GPs across the country could be legally prescribing cannabis as early as next year after the Department of Health announced it was to hear people’s view on legalising the drug on prescription.
Sativex, which is the trading name for the drug, is derived from cannabis and will be made legal to MS and palliative care sufferers for pain relief. The drug is already permitted in other EU countries.
Doctor Eamonn McDwyer, who has been a GP in Cavan for 43 years, said that this will come as welcome pain relief to those patients suffering from MS and those in palliative care.
“The illnesses at the moment that medical cannabis used in is multiple sclerosis [MS] and patients in palliative care. According to literature the drug provides great pain release, as well as being physically uplifting,” said Dr McDwyer. “Effectively, by legalising the drug for medical use, it will cause no risk to the public. If people had previously wanted the drug they would have been able to get it and use it anyway.
“The legalisation of medical cannabis should cause no problems, no more than any other legally prescribed drugs like morphine. Drug abuse will take place anyway,” he said.
“It will be better to have the drug as a pain relief on prescription for patients in pain instead of them buying it on the street where they don’t know what it could contain. It will be a huge benefit to those suffering and just like other addictive substances, it will be well controlled for those who actually need it. “I’ve been practising medicine for 43 years and back then the only kind of pain relief available was a Brompton Cocktail - a strong pain killer, which contains a cocktail of heroin and other illegal drugs.
“Legalising the drug, similar to morphine, provides those who are at the end of life a source of relief from the pain.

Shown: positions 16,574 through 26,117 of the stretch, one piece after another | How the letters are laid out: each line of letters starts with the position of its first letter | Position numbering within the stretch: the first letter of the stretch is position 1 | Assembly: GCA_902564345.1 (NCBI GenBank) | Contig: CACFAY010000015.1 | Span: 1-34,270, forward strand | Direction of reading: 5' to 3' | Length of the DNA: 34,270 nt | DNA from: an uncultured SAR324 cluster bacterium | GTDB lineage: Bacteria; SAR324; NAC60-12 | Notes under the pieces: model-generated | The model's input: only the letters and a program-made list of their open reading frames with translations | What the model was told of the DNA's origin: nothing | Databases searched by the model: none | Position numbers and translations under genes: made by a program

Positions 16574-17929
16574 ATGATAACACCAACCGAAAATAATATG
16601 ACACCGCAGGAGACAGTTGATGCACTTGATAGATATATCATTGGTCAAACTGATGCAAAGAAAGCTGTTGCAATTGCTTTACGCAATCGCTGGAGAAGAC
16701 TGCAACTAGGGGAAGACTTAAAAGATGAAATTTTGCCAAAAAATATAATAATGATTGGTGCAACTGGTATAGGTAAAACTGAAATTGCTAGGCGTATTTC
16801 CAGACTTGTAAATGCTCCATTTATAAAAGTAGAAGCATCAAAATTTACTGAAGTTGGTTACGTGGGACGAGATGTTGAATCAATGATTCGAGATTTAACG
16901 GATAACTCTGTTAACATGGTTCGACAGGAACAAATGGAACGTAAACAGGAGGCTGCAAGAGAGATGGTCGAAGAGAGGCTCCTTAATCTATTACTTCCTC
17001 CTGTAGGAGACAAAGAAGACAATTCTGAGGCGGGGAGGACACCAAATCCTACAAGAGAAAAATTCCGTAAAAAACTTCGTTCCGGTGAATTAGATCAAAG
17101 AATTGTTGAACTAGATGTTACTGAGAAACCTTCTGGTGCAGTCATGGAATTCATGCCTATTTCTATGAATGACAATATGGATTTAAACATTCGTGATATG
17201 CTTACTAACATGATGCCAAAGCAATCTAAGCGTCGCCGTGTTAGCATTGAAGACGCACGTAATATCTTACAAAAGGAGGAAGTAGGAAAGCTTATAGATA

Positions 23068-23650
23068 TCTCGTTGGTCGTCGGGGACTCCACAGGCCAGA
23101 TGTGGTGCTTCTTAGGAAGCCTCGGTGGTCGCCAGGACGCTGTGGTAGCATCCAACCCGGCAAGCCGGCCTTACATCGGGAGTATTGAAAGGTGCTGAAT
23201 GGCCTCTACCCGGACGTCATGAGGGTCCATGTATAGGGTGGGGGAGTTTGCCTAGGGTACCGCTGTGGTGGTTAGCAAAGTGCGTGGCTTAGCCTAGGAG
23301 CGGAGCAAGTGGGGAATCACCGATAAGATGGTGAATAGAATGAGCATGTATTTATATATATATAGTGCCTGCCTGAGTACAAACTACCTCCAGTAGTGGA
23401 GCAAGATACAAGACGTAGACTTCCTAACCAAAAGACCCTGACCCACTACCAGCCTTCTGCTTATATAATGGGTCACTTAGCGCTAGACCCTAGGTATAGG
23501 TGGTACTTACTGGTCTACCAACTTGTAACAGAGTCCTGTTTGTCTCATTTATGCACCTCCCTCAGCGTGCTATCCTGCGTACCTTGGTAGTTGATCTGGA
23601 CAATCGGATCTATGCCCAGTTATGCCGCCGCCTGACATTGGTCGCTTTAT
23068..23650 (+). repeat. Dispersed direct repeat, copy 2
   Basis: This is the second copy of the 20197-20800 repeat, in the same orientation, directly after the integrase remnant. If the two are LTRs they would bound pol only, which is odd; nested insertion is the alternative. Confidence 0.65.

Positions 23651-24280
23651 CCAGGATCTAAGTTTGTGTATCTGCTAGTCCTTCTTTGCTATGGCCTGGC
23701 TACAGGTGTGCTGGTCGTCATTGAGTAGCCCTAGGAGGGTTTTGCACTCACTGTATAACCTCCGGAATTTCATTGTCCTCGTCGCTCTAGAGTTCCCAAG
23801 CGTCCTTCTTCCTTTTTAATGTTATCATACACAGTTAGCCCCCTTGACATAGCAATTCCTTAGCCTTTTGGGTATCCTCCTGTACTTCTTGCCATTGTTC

“It’s heartbreaking, seeing patients suffer in palliative care. Of course, any pain killer is addictive. There is an unbelievable benefit for patients and the difference is that palliative care patients can remain living at home. “It’s a step in the same direction, as medically allowing other drugs, but also a step in the right in my opinion,” he said.
One example of the demand for pain-relief from patients dealing with life-threatening illnesses is that before 11am on the day of the interview, Dr McDwyer had already written four prescriptions for some of his patients in palliative care.
Even anti-drugs charities are welcoming the announcement, and believe it will not lead to the legalisation of the drug.
Tim Murphy, project co-ordinator for Cavan Drug Awareness, said: “As long as it’s well monitored and controlled there will be no danger to the public. The pain relief to be used is a chemical form of cannabis and has been successfully used in other countries as a source of pain management. It’s not the same as the street drug cannabis. There is also no need for people to worry about the legalisation of the drug through a back-door system, it will be like similar drugs used in medicine and will need to be prescribed by a doctor,” he said.
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